This is why routine dental x-rays can be important.
Dentists often discover these types of problem teeth during routine x-ray evaluations. In the most obvious cases, the dental x-ray will show a dark spot right at the tip of the tooth's root.
2) Recurring or persistent gum pimples.
An infection located inside a tooth may cause the formation of a pimple-like lesion on a person's gum tissue. Usually its location will approximate the level where the tip of the tooth's root is located.
Dentists call these lesions "fistulous tracts." Their size may wax and wane over time (on a daily, weekly or even monthly cycle). Because they are literally drains for pus, they often have a bad taste associated with them.
3) Individually darkened teeth.
The nerve tissue inside a tooth may ultimately degenerate as a response to some type of trauma (like being bumped in an accident). This process can take place even some years after the original event, frequently without displaying any obvious symptoms (pain, swelling).
As a tooth's nerve tissue necroses, dark-colored byproducts can seep into the hard tissues of the tooth (dentin and enamel) and cause staining.
As a result, the compromised tooth will have a shade that's slightly darker than its neighboring teeth. This color mismatch is often the sole reason why a dentist will suspect that a tooth is in need of root canal treatment.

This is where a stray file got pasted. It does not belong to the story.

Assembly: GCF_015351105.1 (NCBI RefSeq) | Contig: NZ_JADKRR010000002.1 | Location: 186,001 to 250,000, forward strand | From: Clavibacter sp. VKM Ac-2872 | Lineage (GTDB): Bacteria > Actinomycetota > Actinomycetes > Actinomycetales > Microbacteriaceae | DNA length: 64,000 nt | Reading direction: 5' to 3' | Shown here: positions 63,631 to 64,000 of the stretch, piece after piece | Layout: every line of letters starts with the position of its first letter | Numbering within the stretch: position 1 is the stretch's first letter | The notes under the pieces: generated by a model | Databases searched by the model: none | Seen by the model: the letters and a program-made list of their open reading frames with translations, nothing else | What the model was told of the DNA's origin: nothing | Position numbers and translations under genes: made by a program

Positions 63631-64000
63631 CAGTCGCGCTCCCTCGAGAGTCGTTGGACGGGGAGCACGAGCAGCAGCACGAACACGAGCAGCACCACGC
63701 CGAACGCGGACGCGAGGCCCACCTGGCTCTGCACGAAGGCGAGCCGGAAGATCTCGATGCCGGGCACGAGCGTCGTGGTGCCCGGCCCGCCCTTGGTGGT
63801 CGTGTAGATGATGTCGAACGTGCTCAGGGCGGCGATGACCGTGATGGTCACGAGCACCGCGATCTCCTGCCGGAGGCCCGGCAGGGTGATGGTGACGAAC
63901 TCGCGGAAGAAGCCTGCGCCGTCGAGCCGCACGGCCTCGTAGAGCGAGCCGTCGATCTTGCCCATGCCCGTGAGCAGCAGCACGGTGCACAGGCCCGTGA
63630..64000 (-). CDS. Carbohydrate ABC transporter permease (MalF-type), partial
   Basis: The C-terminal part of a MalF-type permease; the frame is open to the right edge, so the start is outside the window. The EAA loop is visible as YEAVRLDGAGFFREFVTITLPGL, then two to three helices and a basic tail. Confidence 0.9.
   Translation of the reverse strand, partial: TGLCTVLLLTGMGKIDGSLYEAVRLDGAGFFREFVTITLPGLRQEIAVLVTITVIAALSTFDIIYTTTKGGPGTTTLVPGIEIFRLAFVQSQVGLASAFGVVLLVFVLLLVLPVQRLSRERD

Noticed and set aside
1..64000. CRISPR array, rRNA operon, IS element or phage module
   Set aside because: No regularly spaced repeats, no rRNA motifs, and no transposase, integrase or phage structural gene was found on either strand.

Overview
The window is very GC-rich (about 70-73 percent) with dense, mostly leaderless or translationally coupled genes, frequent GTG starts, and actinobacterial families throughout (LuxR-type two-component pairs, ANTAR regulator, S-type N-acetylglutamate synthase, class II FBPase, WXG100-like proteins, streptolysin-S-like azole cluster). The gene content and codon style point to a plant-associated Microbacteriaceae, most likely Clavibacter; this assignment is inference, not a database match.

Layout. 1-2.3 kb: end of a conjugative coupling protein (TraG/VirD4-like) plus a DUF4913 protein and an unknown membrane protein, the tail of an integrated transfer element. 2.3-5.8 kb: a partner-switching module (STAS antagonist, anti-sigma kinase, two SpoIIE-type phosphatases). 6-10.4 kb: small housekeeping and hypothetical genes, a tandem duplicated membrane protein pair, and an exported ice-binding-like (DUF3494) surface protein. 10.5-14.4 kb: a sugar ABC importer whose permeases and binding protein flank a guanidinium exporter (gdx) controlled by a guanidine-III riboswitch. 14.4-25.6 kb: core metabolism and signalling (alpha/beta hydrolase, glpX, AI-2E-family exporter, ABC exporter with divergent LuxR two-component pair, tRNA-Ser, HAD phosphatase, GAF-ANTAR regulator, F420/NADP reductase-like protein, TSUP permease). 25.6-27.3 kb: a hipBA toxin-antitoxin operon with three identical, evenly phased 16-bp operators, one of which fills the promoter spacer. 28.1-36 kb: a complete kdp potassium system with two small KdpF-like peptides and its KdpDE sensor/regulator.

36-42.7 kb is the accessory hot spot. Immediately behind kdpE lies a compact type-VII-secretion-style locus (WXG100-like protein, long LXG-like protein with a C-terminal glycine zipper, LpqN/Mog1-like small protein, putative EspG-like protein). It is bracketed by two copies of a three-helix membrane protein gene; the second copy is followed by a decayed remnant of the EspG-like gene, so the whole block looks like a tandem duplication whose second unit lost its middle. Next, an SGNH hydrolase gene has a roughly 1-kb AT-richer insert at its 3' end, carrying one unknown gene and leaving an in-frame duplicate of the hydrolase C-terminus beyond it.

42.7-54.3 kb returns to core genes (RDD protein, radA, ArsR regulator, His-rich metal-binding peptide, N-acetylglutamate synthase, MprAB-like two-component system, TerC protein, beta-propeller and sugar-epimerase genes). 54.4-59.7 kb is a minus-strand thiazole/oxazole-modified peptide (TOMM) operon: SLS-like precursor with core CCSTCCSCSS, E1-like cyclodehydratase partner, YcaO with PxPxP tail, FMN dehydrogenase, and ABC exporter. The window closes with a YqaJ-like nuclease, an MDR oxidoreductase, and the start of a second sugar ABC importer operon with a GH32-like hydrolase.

4) Exposure of a tooth's nerve.
Sometimes the dental work that a tooth requires results in the exposure of its nerve. The term "exposure" means that the dentist has literally been able to visualize the tooth's pulp tissue.
Sometimes the patient will feel a little prick of pain when the dentist's drill or tool reaches the nerve. Just as likely, the patient won't have a clue that it's happened.
An exposure (or the conditions that lead to it) can lead to pulp tissue degeneration. Because of this, a dentist may determine that it's best to go ahead and perform root canal treatment now, so to avoid possible problems and complications later (such as a painful tooth abscess).
What can you do if you notice symptoms?
If you notice any of the symptoms listed above, you should establish contact with your dentist's office and make arrangements to be evaluated and treated as they determine is necessary.
In the case where root canal treatment will be required, there is little you can do on your own to relieve your symptoms. Of course, it only makes sense to discontinue those activities that tend to set your tooth off. And, within the guidelines of the product, you may find that OTC pain relievers provide some help. With some cases, being placed on antibiotics sooner rather than later can be beneficial. Although these are prescription medications, just a phone call to your dentist may be enough to get the ball rolling towards your obtaining them.
Home remedy: Try placing an ice cube on your tooth.
In some cases where endodontic therapy is needed, during that stage when the tooth has started to produce extended periods of constant pain, placing the corner of an ice cube on it may provide some relief.
This won't work in all cases and, in fact, it may irritate the tooth in some. So, ease into this remedy with testing. But when this solution does work, it can provide much needed relief until you can receive the treatment you require from your dentist.